I lay back in bed, unnerved, but I didn't reach for the homeopathic
pellets of Coffea Cruda that rest next to the lamp on my night stand. The
label on the small blue cylinder says these tiny white pellets, dissolved
six at a time under the tongue, cure "sleeplessness with mental
hyperactivity. "I confess to waking some nights, without the
interposition of a fierce wind storm, at 2 or 3 a. m. I'm not
exactly plagued by thought, but I am deeply
swimming in it. Rather than turn on the light to read, which would also
wake up my husband who can sleep through a nuclear explosion but not a
night light, I lie in bed and watch my thoughts march by like a circus
entering town. The clock downstairs chimes. It's three in the morning. I
wait for the remote possibility that my meaningless thoughts might
bore me to sleep. I make promises; if I'm not asleep in one hour, I'll
take six pellets of Coffea Cruda. I'm not sure why I wait the hour. Is it
because I hate taking pills? Is this stoicism an emblem of upbringing by
Depression- era parents? The
wind continues today. Shortly after I began writing, the light on my desk
flickered and stayed lit, but my computer went black. I'd like a similar
miniscule but powerful outage to surge in my brain at my end. I want to go
out like my computer did, running and humming, light and letters moving
along the screen, the cursor beating like a heart, and then blackness.
On my night stand are two pictures of my husband. I want him to live
forever. With me. One photo, taken at my parents' house five months after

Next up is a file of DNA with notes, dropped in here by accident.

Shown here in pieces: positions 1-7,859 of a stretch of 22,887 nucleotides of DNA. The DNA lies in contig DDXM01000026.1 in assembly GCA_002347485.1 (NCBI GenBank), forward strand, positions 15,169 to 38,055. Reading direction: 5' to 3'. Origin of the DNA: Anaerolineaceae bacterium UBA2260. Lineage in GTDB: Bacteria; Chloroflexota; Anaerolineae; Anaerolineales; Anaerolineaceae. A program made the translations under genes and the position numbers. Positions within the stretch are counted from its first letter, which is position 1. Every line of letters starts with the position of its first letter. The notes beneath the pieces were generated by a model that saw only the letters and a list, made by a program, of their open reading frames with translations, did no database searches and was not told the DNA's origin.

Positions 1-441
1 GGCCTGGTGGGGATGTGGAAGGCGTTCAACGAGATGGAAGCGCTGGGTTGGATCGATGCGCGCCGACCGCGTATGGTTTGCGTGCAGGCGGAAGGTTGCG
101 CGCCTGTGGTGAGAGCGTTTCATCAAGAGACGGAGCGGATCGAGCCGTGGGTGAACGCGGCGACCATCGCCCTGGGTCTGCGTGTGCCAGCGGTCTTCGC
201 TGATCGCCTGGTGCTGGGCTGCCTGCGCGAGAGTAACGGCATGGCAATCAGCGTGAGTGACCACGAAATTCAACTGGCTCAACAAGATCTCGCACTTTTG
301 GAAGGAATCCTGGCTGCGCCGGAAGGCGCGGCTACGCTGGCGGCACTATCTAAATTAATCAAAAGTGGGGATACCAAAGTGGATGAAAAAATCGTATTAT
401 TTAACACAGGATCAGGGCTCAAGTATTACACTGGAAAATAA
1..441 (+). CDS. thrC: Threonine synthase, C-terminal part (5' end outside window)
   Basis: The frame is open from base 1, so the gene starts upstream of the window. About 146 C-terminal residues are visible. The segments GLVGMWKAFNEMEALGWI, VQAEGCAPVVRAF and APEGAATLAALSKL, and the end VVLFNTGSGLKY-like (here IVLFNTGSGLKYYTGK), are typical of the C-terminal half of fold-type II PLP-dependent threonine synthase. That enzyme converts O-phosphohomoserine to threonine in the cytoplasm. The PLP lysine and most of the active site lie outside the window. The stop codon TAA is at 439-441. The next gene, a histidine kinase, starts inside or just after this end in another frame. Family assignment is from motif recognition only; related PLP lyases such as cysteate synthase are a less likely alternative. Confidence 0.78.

we met, shows us visibly younger, but the differences between how we
looked ten years ago and how we look now is not easy to pinpoint. Greyer
hair? More lines? How could such small and subtle changes account for such
The other picture on the night stand shows Pat's maiden voyage
in his kayak. We did not smash a champagne bottle against the side of the
little red boat, but it was an event for the grandest celebration
nonetheless, our having recently quit "the rat-race" to live
simpler lives in the mountains where we intend to reclaim our time.
Pat often says, "This is my best life ever." I don't want it to
end, but I don't want either of us to live like my father.
is dying. Or, as the doctor says, failing. Failing at what I want to know.
What else should he be doing at 86? Last March, in a misguided attempt to
extend his life, he opted for open heart surgery from which he has not yet
recovered, let alone fulfill his doctor's promise that he would be
"taking trips by the summer." Summer has come and gone, the
surgeon has collected his $100,000 and my father can barely walk.
While he lay in his hospital bed, we paced the corridors obsessed with the
doctor's promise that he would suffocate from the fluid from his lungs if
he did not have the operation. My mother and sisters asked, "How will
he live?" without the surgery. I asked, but only to myself, "How
will he die if he has the surgery?" I pictured him in a nursing home,
his heart valves efficiently opening and closing, blood surging,
while his mind slowed to a halt and his body withered. No one uttered the
Would I choose a Kevorkian-style suicide to assure a mutual death?
Would I? There are ways. When
my mother was sick two years ago, a doctor prescribed Neurontin, the
pharmaceutical du jour. It didn't help, causing terrifying nightmares, and
she stopped taking it after a week, but in the back of the closet , I